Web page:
The palm-sized crab features long legs for walking sideways across land or along the riverbanks where it creates a home by burrowing holes. During its population booms in Britain, high concentrations of these holes have made the banks less stable in some areas and resulted in flooding.
On the West Coast, where the crab was first spotted in 1992, an outbreak of the local population by the end of the decade saw mitten crabs clogging water intake pipes along the coast as they made makeshift homes in infrastructure. The crab was abundant in the San Francisco Bay by the late 1990s, boring as many as 30 holes per square meter in some places, according to a study in 2000 by University of California researchers.
“Our findings suggest that the mitten crab is here to stay as yet another member of San Francisco’s evolving non-indigenous communities,” the study stated.
But, a decade later, the crab was nowhere to be found on the West Coast, with the last reported sighting in 2010.
Ruiz, who runs a lab and research group in the San Francisco Bay as well, said having a species once so abundant on both coasts fly under the radar for years — or go extinct — could be a first.
On the Delmarva Peninsula, a South American aquatic rodent that destroys wetlands, the nutria, has been virtually eradicated through a hunting program that began in 2002 and will complete its verification phase in 2019. There have also been nonnative species brought to the United States in the past that never got established and faded away, such as clams imported for aquaculture.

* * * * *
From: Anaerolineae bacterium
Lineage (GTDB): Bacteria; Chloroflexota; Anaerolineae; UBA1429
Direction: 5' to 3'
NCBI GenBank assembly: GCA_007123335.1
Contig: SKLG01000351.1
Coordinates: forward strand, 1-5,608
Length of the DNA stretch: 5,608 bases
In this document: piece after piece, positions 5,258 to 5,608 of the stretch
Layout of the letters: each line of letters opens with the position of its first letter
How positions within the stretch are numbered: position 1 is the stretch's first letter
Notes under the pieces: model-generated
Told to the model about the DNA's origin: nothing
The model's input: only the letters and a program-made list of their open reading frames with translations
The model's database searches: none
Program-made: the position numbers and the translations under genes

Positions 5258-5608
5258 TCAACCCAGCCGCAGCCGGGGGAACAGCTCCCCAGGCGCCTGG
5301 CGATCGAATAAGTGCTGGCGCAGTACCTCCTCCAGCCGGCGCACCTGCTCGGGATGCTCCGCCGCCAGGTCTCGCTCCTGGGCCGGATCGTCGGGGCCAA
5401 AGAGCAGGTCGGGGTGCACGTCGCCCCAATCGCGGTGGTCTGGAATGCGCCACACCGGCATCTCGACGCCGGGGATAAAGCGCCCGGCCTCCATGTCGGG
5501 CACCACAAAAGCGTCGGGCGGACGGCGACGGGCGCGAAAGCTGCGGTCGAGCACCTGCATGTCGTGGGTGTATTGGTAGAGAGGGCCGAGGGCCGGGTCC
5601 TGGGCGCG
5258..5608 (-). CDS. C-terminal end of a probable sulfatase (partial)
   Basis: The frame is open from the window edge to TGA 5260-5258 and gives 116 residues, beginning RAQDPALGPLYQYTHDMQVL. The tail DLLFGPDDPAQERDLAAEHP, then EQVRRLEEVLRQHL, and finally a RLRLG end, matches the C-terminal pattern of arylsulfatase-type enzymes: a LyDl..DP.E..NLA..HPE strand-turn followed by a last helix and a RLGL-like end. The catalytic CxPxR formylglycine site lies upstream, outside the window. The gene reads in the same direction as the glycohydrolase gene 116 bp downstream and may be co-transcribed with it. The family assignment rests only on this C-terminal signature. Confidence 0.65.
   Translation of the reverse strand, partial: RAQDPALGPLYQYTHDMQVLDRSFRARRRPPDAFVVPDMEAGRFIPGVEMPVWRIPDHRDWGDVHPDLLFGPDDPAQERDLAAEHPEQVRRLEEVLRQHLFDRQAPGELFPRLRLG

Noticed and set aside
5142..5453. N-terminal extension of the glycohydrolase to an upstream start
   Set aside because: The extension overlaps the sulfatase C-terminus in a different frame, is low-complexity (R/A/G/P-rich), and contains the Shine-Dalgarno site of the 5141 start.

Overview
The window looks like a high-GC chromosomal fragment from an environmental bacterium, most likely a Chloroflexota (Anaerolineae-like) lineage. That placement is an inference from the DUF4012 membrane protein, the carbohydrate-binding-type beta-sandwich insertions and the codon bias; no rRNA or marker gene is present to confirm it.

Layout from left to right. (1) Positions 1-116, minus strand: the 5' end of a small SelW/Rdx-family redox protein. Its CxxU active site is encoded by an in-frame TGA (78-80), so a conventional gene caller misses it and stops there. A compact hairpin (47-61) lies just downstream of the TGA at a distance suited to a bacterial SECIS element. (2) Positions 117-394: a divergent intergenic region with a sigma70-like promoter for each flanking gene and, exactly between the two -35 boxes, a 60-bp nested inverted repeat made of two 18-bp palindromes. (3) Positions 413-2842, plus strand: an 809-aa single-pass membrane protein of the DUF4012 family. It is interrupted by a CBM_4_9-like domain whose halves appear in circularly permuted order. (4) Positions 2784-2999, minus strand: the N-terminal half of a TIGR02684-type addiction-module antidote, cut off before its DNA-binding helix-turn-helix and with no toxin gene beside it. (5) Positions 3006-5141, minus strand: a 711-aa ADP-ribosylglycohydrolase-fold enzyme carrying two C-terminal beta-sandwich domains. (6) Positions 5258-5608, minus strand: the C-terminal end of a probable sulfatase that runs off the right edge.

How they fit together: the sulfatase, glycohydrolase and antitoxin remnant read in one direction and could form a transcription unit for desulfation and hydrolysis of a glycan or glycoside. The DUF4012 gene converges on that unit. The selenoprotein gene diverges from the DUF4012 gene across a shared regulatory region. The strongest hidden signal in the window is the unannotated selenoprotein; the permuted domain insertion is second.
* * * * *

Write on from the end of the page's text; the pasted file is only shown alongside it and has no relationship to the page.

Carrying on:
Efforts to control invasive fish, such as the blue catfish and snakehead, have hinged on their edibility, encouraging fishermen and consumers to catch-and-eat as many as possible. But they are not disappearing.
“The mitten crab is unusual because it was so abundant on both coasts, and it has a strong record of being an invader in many other parts of the world,” Ruiz said. “In the San Francisco Bay, there were hundreds of thousands caught in some years. So we’re really interested in trying to find out if people are seeing any of these crabs on both coasts.”
To that end, SERC’s invasions lab has been spreading the word.